Burst sprinkler damages more than 330,000 books in UTC library flood

Firefighters had trouble turning off sprinkler in new library

The second floor of the UTC Library is closed off Tuesday, Feb. 9, 2016.
photo Chantelle Swaren, Assessment and Outreach Librarian moves shelves while checking books for damage at the University of Tennessee Library Tuesday, February 9, 2016.

A burst sprinkler in the University of Tennessee at Chattanooga's new $48 million library caused water damage to two-thirds of the half-million books in the facility and led to the basement floor, which includes most of the library's print collection, being closed to the public.

"They did their best, the staff and students, to triage the books as quickly as possible," said Kirk Englehardt, the university's vice chancellor for marketing and communication.

Englehardt spoke this week as UTC officials talked with off-campus workers about ways to repair the floor so the basement may be open to students and the public by the end of this month. The malfunction occurred in late January.

Englehardt said the incident could have been weather-related, because it got really cold that night.

Firefighters came with tarpaulins within minutes but had trouble turning off the sprinkler, Englehardt said. Students, staff and firefighters dropped tarps to preserve thousands of books that otherwise would have been destroyed, he said.

The cleanup plan is to pull up the wet carpet and buff the floors so the basement can be reopened. Then school officials will focus on replacing the carpet by summer, said Chuck Cantrell, UTC's associate vice chancellor of marketing and communications.

The major work is taking place on the facility's ground level. Full recovery is going to take a while, officials said.

photo Chantelle Swaren, Assessment and Outreach Librarian checks books for damage at the University of Tennessee Library Tuesday, February 9, 2016.

Learn more

For more library updates go to utc.edu/library/about/flood-recovery-update.php.

On the first floor, which has some study areas open to students, yellow caution tape hangs on rectangular columns marking off a bare floor that once contained books, movies and music. Englehardt said Wednesday he isn't sure when the books will be replaced, but school officials and students are working as quickly as possible.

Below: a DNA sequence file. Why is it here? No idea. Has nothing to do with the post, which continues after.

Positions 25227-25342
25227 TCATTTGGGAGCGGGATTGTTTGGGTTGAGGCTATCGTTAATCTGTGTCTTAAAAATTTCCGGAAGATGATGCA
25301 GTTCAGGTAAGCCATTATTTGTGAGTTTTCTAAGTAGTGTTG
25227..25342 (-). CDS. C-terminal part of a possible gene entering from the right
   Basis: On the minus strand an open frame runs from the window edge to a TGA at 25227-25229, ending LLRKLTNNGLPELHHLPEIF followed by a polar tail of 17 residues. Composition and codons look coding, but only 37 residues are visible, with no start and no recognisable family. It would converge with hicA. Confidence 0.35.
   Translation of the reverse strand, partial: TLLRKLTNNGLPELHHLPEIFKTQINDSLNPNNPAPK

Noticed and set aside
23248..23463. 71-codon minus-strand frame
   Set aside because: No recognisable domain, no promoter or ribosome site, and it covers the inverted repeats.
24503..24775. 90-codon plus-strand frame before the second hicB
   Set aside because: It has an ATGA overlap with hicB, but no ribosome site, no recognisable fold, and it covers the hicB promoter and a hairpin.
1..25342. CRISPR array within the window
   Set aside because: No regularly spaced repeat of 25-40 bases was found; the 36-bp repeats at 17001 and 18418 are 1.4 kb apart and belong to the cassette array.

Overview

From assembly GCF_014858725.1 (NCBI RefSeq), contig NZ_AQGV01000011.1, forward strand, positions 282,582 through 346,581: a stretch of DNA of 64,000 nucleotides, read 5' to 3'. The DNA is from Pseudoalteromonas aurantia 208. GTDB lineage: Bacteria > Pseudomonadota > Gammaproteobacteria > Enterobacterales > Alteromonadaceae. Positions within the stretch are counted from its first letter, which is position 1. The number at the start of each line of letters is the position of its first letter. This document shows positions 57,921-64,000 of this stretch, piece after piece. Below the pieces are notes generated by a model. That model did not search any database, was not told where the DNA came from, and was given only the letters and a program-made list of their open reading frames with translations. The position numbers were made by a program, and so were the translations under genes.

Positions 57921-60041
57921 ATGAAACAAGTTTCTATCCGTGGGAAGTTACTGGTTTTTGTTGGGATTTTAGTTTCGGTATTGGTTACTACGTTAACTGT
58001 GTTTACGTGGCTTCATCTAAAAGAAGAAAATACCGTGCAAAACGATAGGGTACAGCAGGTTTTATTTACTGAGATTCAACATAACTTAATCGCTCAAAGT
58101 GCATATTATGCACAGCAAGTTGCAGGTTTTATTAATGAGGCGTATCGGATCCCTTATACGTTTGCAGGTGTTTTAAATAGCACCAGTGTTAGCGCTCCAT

The upside of the library damage is that UTC is hiring students to help with the cleanup, said Kelley Hensley, a 20-year-old junior who worked in the library Wednesday. And the books were insured by the state.

The frustration for workers is getting students the books they need in a timely manner. Sometimes students wait as long as 24 hours, when the books once were readily available, Hensley said.

Chappell Craw, who is majoring in family and child studies, said it's hard finding space in the library to study because some of the study rooms have been shut off.

The library is the preferred place to study because the wireless Internet is slower elsewhere on campus and printers run out of ink, she said.

Natalie Irwin, a 21-year-old early childhood education major, said she misses the easy access to children's books that were once on the first floor. Now she goes to the public library.

UTC personnel put 9,000 books, those most damaged by water, into an industrial freezer specifically for books. Those books are en route to Texas for a special de-freeze process, and officials expect them to be returned within four to six weeks.

Freezing the books keeps mold from growing in them and gives school officials time to decide which books they want to replace.

Moisture that could cause the books to mold reduces as the books are slowly warmed. But thawing out the books is an expensive process, so library officials may decide it's more cost effective to just replace some of them.

On Wednesday, UTC officials said they didn't have an estimate for the amount of overall damage.

UTC's Library Flood Recovery Update page on its website states staff members use Ambassador Books and Amazon to price items, but by Wednesday some books still were not priced.

The good news is the library's most rare and expensive books, those that cannot be replaced or would be extremely difficult to replace, are on the building's upper floors and were not affected by water damage, Englehardt said.

The sprinkler malfunction comes just one year after the library opened in January 2015. UTC officials say they don't know the cause of the malfunction, whether it was construction- or weather-related, but they hope more sections of the library will be open within weeks, Cantrell said.

Some books still may be unavailable because they're being repaired or replaced, he said.

Contact staff writer Yolanda Putman at yputman@timesfreepress.com or 423-757-6431.